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Should your lawn be made of moss?

Q. Mike: I recall you once did a pro-moss piece. I want a solid and secure full-moss lawn; green growth that I won't have to mow. I have deep shade from mature Pines and maples and some moss already growing successfully in my sandy-ish soil. But I need some help; there's lots of conflicting moss advice on-line, especially about "fertilizer". Thanks.

    ---Reverend Jim in Traverse City, MI
Moss pervades my lawn. Our soil is sandy, and so we do not have a problem with water retention. I thought it might be due to the area being shaded but our moss problem did not improve after we cut down some pine trees and increased the sun.
    ---Harish in Voorhees, NJ
I loved it when moss began filling in a shady area near my shed. It chose the spot and I didn't argue. But now that my grass is winter-dormant, I see moss everywhere, even in the full sun areas of my lawn (which I don't have much of, as large trees surround the yard). I used to have a great lawn; green, vibrant, and lush. But the local guy I hired to cut it last year promised to cut it high and then scalped it. It was pretty sorry looking going into the fall and now it's all moss. How do I get my lovely lawn back? Is there an easy answer?
    ---Linda in Trenton, NJ
A. Yes and no, Linda. That scalping allowed the moss to thrive at the same time it dealt a deathblow to your grass. As we have mentioned many times on the show, grass growing in shade needs the highest cut of all—a solid three and a half inches after the lawn is cut—to be able to absorb enough light to keep the roots alive. Scalping grass in sun encourages weeds to move in. Scalping grass in shade kills the grass. And because you have a cool-season grass, you'll have to wait until fall to reseed successfully.

Harish is probably also scalping his turf. And he burned up the last of his short-cut shade-loving grass when he cut down those trees and allowed more sun into the picture.

"When moss overtakes a lawn, people think the moss killed the grass, but the truth is that the moss was probably there all the time, growing in the shade underneath the grass," explains William Cullina, ("Kull-EYE-Na") director of horticultural research for the New England Wild Flower Society and author of the new book, "Native Ferns, Moss and Grasses" (Houghton-Mifflin).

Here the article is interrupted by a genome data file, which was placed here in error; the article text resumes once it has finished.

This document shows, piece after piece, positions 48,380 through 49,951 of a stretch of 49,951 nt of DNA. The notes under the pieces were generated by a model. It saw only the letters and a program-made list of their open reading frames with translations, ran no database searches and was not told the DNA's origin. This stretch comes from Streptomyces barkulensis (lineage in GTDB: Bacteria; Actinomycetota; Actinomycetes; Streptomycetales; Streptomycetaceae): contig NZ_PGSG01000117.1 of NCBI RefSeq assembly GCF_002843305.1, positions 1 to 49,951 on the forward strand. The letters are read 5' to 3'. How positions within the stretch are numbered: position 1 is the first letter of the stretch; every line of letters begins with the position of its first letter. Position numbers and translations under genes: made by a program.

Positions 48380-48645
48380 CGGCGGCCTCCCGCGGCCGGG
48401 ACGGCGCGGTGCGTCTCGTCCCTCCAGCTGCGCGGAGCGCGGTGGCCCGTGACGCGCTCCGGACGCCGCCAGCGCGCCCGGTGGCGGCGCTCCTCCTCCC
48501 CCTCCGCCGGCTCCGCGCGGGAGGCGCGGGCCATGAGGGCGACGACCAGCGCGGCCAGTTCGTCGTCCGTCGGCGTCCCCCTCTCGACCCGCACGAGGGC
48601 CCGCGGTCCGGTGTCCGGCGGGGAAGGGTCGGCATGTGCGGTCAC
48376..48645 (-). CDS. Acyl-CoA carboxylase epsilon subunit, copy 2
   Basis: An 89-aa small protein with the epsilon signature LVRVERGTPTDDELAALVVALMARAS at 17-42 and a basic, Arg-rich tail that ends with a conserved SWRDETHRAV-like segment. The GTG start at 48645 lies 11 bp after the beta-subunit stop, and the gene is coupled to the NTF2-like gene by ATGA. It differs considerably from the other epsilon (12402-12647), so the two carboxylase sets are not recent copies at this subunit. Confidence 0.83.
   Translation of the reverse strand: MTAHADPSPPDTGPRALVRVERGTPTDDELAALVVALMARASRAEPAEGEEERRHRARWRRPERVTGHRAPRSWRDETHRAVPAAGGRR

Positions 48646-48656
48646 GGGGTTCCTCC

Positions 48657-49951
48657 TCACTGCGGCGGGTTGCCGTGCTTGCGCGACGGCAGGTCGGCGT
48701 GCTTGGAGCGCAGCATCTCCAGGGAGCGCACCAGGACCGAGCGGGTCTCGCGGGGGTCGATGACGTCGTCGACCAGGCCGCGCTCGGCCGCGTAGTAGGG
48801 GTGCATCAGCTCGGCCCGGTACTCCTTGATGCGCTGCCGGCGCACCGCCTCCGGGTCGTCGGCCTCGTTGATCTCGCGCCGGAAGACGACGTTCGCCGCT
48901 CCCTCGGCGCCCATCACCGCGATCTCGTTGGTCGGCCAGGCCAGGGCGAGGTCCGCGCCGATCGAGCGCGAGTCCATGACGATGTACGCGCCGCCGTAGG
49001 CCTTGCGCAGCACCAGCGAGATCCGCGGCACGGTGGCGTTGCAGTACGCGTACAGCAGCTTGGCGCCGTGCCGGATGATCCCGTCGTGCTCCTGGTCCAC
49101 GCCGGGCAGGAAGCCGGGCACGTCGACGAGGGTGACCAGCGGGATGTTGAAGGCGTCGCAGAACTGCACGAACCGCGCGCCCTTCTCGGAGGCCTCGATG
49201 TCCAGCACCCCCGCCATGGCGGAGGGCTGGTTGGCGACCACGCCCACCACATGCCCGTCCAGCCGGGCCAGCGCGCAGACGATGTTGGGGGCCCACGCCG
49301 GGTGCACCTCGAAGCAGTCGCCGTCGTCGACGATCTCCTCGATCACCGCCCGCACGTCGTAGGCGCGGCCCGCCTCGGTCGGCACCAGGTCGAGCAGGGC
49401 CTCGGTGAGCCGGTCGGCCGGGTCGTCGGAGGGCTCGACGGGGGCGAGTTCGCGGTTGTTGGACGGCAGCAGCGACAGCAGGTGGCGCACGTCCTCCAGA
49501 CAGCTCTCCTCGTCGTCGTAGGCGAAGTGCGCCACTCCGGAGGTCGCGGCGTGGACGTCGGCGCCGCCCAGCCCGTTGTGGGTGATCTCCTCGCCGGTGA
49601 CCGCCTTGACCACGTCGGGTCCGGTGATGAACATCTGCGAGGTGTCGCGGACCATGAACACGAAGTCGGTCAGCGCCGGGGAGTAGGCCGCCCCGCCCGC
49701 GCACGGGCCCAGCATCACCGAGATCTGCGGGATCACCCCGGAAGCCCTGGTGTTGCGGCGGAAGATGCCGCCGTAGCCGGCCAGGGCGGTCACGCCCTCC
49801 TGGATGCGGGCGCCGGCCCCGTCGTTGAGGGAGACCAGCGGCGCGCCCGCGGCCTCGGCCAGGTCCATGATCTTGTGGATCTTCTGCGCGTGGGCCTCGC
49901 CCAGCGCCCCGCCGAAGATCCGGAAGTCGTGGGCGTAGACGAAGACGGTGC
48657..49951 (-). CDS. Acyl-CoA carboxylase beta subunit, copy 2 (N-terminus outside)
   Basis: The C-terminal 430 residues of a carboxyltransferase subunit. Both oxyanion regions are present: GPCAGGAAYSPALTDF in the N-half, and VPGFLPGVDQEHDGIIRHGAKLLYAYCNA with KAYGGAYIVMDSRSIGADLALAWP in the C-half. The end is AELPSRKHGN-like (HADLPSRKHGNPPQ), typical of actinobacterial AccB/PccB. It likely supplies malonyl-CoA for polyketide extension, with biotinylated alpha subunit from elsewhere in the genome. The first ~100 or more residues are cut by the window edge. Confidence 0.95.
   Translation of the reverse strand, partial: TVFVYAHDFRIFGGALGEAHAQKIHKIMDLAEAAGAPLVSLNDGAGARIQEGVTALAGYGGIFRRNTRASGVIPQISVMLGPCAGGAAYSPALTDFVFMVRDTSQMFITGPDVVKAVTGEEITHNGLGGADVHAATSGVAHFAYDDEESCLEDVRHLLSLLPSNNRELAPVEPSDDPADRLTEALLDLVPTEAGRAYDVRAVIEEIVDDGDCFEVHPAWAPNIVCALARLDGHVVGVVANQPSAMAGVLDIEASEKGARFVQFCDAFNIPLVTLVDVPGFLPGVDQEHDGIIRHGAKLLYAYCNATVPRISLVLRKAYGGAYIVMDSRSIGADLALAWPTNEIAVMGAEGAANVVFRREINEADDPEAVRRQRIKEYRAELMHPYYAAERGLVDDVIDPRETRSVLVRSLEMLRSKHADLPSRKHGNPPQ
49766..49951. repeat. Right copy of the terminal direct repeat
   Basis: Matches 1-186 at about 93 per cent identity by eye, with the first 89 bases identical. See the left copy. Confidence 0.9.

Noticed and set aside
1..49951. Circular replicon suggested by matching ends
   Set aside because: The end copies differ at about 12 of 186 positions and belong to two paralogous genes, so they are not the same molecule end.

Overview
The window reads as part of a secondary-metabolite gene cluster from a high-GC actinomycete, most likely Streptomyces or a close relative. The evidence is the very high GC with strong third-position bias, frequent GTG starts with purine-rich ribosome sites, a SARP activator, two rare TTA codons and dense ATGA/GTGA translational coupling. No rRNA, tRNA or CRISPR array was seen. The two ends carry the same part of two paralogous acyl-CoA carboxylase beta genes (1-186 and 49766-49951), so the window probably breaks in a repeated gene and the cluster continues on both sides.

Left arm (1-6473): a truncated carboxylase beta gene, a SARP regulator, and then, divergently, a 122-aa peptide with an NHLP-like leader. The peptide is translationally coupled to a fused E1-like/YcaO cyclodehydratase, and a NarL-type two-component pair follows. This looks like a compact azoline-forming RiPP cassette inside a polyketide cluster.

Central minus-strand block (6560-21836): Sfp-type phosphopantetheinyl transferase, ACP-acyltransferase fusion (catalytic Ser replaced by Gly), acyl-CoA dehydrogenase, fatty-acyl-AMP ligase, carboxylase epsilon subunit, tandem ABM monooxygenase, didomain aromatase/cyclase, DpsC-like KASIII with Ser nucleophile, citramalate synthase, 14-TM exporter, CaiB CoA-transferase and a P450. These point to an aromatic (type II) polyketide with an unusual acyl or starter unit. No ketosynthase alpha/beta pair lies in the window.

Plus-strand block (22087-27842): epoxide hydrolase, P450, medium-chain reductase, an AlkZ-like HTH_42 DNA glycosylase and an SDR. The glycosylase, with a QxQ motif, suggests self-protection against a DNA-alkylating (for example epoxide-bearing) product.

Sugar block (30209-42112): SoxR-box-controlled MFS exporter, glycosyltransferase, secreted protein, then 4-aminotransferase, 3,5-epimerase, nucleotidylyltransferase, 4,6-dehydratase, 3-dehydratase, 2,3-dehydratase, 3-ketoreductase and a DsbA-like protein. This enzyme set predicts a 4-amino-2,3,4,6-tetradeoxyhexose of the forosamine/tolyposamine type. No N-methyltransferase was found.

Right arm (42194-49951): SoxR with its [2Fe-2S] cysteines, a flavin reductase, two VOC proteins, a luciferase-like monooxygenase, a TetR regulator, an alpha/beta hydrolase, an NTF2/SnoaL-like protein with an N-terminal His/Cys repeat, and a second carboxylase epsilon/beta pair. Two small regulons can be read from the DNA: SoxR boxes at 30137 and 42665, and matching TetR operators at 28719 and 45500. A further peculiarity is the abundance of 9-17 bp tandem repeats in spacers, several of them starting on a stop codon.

"The lawn owner does something that kills or stresses the grass, and the moss becomes more visible. In general," he explains, "proper lawn care— cutting at the correct height, regular fertilization, having a nice, loose well-prepared soil at planting time and keeping the pH close to neutral—all discourage moss.

"That's why people like the Reverend who want to cultivate a moss lawn should do the opposite of good turf care: Keep the soil highly acidic (below a pH of 5 is ideal for most mosses) and don't fertilize", says Cullina. "Any added fertilizer would work against you, as it stresses the moss, but encourages the growth of grass and weeds."

You might also want to un-prepare the soil, he adds. "Many mosses will thrive on the kind of sandy soil your listeners describe, as long as there's regular moisture for the moss. But people who are installing a moss lawn will often deliberately compact the soil first by tamping it down. This creates a nice, flat surface for the moss to adhere to—similar to the rock and stone many mosses grow on in nature—while making it difficult for weeds and grasses to gain a foothold."

If necessary, the good Reverend can purchase some additional moss to fill in his soon-to-be no-mow lawn from a supplier like Moss Acres, a Pennsylvania based company that sells strips and plugs of four different types of moss. Or he can simply cultivate some of his own. You'll find lots of recipes for 'breeding' moss in a blender on the Internet, and Cullina offers this one in his book: Chop up about two cups worth of a moss that's already doing well on your property and place it in a blender with two cups of water and half a cup of beer or buttermilk. Then "don't try and make a green smoothie out of it," warns Cullina, "or you'll kill the moss; just a couple of quick pulses to mix it all up. Then spread it around the area you want to cultivate. Do this on a cloudy or drizzly day and then keep the area well watered—misting would be ideal—until it establishes."

Check the pH of the soil regularly to insure it stays low. Some soils will need a yearly or twice-yearly dusting with sulfur to keep the pH down, but if you already have moss thriving, odds are the pH is just right. Pull any weeds that appear and remove fall leaves and other debris promptly. Cullina notes that moss lover David Benner (whose son runs Moss Acres) lays plastic netted deer fencing over his moss in the fall to capture the leaves. A leaf blower set on reverse would be even better; it'll keep your moss lawn clean and you can empty the collected shredded material right onto your compost pile.

Cullina explains that, like a cool-season lawn, moss may lose its green color during times of drought, but will remain alive; and it will green up amazingly fast when moisture returns. He adds that most mosses can even take some light foot traffic; just don't expect to play Frisbee on it with a hyper-active pooch.

So if you keep trying to grow grass and moss keeps moving in, you have two choices:

  1. Add lime or wood ash to raise the pH, feed your lawn correctly (for cool season grasses, that's once in the Spring and once in the Fall) and cut the grass high. Or
  2. Scalp the grass until its gone, keep the pH low, sell the mower and tell people how much you enjoy your no-work sea of green.

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